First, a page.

Who will tame the giant vampire squid?
December 6, 2010
Portraying investment banks as a giant vampire squid wrapped around the face of humanity, a new animation from The Great Transition campaign of nef (the new economics foundation) is launched today, Monday 6 December, aimed at increasing public pressure on government to take on the banks and not sweep the issue under the carpet.
The animation ask politicians if they have a plan to tame the banks, and if not, why not?
The one minute animation is backed by a wide range of influential pressure groups including: Compass, ResPublica, 38 Degrees, World Development Movement, Tax Research and the Post Bank campaign. The animation is part of the fast-growing counterweight to the power of the banks and is launched the day before the Eric Cantona-inspired run on the banks (bankrun2010), that has seen grassroots public campaigns spring-up in 15 nations.
Andrew Simms, Policy Director at nef said: “Who is afraid of the big, bonus-driven banks? The Coalition government it would seem. Why else, just two years after the biggest bail-out in history, are the unreformed banks still in trouble? Big investment banks were compared to giant vampire squids, wrapped around the face of humanity, feeding on anything that smells like money. Now massive spending cuts follow in their wake. The government lack a plan to tame them, and seem to wish the problem would just go away. That’s why we’ve brought the vampire squid compellingly to life to jog their memory, and ensure that no one can forget the need for urgent reform. We have a plan to take back our banks for the benefit of the public and the wider economy, where is theirs?”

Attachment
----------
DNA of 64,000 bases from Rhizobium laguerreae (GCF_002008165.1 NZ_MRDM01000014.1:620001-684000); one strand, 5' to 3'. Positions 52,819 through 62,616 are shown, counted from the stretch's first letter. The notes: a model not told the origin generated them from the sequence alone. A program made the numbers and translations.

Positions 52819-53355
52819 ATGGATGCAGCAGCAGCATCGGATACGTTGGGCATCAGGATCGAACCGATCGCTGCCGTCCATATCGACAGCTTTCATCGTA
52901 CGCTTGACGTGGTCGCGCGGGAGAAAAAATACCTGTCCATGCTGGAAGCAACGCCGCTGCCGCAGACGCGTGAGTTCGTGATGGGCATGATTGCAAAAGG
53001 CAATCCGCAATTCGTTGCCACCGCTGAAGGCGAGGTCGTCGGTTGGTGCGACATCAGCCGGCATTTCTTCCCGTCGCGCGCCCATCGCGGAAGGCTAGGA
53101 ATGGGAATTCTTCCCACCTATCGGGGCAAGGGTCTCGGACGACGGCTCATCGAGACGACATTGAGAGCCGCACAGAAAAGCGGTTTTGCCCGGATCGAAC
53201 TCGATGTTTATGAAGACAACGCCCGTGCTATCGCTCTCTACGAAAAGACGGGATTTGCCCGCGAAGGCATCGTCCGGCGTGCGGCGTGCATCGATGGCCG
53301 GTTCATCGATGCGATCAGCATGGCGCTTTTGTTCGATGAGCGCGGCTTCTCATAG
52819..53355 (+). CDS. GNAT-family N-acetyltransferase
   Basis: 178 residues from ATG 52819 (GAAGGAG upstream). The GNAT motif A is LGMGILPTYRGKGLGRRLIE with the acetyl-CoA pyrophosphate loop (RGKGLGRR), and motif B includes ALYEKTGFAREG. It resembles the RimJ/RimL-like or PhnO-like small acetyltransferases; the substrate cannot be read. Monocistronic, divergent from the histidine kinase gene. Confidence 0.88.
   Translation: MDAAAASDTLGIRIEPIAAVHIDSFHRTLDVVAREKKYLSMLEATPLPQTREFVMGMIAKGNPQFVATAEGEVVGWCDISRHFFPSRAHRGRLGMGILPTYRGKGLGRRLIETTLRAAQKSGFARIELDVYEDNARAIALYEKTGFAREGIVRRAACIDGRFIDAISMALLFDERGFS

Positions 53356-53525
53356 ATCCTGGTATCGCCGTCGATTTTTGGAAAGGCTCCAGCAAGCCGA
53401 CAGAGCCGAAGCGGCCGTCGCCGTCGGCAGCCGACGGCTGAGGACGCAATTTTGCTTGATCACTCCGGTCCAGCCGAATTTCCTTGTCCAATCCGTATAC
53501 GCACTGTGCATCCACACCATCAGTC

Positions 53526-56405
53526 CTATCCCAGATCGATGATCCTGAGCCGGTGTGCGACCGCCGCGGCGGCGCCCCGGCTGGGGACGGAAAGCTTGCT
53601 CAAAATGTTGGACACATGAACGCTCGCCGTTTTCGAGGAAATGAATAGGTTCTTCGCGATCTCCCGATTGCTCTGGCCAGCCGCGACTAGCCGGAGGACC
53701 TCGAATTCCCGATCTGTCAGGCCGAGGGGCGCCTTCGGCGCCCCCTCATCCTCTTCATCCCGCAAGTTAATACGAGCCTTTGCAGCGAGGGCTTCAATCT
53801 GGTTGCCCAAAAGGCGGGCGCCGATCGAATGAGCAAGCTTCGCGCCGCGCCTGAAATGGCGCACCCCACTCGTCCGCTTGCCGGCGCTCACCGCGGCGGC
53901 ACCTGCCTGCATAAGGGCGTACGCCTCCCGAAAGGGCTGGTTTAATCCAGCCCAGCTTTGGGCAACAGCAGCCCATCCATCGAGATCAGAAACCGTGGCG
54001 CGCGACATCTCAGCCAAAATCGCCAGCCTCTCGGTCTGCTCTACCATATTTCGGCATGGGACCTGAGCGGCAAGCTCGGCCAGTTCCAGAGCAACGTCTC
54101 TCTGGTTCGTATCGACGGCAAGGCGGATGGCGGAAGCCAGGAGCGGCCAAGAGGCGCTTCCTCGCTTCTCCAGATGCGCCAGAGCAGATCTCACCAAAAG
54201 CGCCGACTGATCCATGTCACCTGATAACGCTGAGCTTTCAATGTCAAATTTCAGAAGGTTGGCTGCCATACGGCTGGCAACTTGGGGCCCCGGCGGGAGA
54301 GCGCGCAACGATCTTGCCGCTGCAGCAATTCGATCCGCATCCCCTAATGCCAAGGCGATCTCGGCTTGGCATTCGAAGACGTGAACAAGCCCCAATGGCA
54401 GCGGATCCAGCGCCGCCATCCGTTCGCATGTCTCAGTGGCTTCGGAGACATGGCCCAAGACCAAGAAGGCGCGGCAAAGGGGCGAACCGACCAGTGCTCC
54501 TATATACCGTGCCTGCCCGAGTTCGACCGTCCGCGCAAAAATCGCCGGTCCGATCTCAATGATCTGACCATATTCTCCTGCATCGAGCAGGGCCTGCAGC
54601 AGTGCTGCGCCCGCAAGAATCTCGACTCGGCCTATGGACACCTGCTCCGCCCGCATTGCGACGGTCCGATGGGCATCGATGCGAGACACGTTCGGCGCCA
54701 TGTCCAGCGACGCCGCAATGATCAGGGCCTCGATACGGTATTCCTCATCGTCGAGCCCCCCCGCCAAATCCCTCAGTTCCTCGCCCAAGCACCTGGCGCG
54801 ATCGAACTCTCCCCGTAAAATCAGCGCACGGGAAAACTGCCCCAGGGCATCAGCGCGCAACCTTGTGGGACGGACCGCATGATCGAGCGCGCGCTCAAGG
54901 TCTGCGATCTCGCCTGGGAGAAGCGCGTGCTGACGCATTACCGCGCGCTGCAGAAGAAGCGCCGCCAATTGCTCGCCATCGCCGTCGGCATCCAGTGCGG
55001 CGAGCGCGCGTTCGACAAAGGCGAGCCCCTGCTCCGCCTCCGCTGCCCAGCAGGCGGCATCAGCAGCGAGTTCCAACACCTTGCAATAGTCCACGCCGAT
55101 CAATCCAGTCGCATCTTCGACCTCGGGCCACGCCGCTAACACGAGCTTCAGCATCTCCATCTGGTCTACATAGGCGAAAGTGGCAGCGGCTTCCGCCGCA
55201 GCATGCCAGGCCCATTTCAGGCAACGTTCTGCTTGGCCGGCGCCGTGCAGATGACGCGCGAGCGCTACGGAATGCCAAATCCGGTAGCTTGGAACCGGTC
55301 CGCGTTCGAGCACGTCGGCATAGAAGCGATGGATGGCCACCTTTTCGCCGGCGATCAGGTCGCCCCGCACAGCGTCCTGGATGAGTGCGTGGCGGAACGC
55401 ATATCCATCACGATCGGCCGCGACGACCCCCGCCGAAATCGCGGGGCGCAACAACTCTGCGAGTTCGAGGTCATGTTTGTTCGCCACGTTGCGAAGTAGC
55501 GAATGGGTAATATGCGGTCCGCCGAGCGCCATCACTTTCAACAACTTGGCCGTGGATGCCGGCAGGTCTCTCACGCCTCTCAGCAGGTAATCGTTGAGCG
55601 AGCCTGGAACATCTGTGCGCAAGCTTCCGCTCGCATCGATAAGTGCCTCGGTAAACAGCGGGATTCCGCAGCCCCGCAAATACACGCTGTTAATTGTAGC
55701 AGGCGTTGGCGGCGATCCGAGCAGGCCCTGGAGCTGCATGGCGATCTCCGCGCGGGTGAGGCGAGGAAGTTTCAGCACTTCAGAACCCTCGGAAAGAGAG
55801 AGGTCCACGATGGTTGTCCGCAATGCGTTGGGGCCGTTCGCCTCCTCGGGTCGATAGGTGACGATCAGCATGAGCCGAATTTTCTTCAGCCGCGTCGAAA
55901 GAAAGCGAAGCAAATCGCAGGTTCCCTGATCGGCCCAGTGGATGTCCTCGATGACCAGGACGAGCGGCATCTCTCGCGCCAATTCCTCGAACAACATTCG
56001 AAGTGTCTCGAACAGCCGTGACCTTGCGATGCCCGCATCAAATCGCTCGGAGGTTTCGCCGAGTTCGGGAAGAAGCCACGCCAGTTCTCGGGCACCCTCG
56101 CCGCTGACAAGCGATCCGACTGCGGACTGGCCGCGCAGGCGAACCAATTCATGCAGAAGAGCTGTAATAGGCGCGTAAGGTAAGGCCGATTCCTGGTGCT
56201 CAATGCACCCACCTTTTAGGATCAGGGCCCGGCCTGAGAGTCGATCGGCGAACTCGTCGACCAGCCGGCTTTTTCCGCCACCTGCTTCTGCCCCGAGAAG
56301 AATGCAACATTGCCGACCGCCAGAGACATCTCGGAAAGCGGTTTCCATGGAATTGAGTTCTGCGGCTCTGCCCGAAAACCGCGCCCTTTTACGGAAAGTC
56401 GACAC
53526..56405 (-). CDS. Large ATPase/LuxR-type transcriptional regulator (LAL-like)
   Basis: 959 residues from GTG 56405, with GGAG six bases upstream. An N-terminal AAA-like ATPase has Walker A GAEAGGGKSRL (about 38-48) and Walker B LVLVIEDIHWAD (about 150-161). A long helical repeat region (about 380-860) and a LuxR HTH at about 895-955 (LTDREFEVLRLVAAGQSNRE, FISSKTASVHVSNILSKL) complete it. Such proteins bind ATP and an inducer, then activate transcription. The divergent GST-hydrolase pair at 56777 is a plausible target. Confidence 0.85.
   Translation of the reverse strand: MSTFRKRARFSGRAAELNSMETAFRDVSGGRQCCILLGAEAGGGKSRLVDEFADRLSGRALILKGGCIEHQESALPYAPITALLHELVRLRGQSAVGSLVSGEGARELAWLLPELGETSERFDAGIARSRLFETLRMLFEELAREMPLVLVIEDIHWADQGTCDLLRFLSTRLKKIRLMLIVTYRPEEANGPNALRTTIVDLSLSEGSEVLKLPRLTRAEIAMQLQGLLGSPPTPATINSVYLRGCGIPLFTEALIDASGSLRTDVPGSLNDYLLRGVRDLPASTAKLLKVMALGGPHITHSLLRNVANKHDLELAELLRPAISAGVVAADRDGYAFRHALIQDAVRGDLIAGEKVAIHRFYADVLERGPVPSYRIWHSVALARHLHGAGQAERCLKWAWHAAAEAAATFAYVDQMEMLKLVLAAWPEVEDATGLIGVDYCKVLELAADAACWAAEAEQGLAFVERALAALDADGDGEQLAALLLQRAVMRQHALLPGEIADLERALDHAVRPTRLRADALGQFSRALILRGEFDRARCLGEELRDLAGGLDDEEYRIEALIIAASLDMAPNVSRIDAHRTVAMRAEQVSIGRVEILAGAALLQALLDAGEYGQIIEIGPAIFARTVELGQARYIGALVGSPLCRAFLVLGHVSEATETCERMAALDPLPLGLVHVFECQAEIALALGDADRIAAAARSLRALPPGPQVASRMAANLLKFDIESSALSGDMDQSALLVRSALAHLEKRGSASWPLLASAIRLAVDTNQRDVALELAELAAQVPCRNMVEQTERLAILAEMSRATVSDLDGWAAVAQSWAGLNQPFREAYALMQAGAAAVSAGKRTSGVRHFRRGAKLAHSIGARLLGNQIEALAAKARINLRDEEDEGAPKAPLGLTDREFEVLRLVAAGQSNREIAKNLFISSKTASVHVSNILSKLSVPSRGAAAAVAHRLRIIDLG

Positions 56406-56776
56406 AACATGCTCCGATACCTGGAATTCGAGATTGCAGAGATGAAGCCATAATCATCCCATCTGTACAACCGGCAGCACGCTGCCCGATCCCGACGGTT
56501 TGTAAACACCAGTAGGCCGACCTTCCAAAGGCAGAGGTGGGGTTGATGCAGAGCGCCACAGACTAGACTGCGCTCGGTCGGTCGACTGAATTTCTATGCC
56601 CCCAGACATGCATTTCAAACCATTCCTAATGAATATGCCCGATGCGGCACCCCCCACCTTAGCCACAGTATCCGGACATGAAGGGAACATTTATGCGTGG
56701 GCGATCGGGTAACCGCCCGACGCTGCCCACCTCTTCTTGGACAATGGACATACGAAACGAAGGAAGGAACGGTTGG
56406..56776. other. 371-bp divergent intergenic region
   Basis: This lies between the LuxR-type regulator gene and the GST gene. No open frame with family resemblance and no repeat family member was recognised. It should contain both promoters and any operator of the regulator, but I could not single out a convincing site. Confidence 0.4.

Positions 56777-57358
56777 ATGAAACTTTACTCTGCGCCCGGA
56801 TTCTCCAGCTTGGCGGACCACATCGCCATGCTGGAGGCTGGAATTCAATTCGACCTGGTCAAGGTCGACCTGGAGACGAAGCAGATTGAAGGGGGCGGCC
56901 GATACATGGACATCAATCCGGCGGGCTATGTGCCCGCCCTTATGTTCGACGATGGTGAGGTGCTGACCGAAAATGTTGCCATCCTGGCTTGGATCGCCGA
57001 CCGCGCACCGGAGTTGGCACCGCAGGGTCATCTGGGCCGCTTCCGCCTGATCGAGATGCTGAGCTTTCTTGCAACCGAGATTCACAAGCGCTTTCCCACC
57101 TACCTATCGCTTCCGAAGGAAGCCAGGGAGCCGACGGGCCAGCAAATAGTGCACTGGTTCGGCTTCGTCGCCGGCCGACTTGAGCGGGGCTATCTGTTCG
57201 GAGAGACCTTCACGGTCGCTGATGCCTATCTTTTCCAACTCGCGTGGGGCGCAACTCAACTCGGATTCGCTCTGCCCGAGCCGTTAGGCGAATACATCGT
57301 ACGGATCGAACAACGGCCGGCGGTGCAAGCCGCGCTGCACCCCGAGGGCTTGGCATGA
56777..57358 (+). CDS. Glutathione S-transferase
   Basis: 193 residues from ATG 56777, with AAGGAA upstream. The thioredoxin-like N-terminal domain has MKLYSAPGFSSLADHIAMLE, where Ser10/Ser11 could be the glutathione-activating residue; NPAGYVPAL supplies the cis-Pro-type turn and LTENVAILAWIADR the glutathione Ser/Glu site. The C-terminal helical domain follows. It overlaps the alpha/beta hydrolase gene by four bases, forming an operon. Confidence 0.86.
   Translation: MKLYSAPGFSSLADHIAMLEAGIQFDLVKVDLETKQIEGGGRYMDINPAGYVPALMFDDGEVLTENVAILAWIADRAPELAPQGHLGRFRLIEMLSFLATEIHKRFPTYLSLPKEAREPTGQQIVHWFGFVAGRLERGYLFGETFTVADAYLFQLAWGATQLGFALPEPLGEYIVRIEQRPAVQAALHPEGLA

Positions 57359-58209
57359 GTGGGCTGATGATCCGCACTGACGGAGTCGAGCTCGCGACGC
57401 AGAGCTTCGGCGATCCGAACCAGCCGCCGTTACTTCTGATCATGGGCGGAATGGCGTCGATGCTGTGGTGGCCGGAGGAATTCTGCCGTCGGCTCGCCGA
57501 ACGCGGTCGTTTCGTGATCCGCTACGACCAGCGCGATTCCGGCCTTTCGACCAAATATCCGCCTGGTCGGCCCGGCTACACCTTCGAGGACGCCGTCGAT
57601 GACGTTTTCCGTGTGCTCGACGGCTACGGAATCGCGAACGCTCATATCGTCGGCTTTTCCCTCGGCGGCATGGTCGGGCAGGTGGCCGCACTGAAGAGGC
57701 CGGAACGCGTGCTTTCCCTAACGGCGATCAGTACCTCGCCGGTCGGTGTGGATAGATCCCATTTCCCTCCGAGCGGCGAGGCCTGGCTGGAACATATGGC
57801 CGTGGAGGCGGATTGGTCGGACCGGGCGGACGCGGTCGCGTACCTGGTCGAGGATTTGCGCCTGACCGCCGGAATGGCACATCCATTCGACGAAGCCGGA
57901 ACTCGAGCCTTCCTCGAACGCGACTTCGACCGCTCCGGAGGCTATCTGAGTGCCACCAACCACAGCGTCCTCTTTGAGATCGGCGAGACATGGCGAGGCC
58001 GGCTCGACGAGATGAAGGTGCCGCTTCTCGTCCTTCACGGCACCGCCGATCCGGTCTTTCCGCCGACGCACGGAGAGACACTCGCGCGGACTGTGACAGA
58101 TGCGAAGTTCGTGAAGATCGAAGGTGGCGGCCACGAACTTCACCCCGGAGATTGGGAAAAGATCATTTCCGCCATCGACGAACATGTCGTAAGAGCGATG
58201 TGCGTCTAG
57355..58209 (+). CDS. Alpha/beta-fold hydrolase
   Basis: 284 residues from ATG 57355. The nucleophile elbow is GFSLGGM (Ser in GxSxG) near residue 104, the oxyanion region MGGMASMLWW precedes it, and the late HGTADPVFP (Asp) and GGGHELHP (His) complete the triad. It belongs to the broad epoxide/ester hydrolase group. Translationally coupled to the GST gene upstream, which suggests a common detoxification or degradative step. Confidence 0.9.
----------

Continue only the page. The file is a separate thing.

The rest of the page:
Tony Greenham, head of nef’s Finance and Business programme added: “The bankers claim they earn their bonuses through creating wealth, but the reality is that modern banking is more about extracting wealth from the real economy than doing anything socially useful. We can’t go on like this; it’s time to take back the banks for the public good and not allow our politicians to be bought off with a few grudging concessions from the banking elite.”
As public services pay the price for massive private-sector failure, there is little sign that government is prepared to stand up to the banks that played such a central role in the crisis:
- Nearly £7 billion will be paid out in City bonuses this year.
- £7 billion is more than the first wave of public spending cuts, and the amount the UK has committed to propping up failing Irish banks as part of the Irish bail-out package.
- Attempts to change bad bonus behaviour with a levy failed according to former Chancellor Alastair Darling, and there are already signs that the banks are preparing to return to business-as-usual on bonuses eschewing measures designed to diffuse public anger.
- We’re told that there’s no alternative to huge public spending cuts in the wake of the crisis-driven recession. Yet, add together all the taxes in the UK that go unpaid, evaded or avoided and you come to a figure of £120 billion.[ii] A vigorous effort to collect even a share of that would completely change the debate. Yet the banks, and the accountants and lawyers that win lucrative business from them, are busy finding ever more ingenious ways to help their clients pay their fair share of tax.
Support for the animation:
David Babbs, Executive Director, 38 Degrees: "Whilst the rest of us suffer cuts to our services and brace for the post-Christmas VAT hike, the banks are back to business as usual. They are handing themselves big bonuses and refusing to face up to their role in causing this crash. 38 Degrees members know that big changes are needed. Politicians are way too timid on this issue - only people power can push them to do more."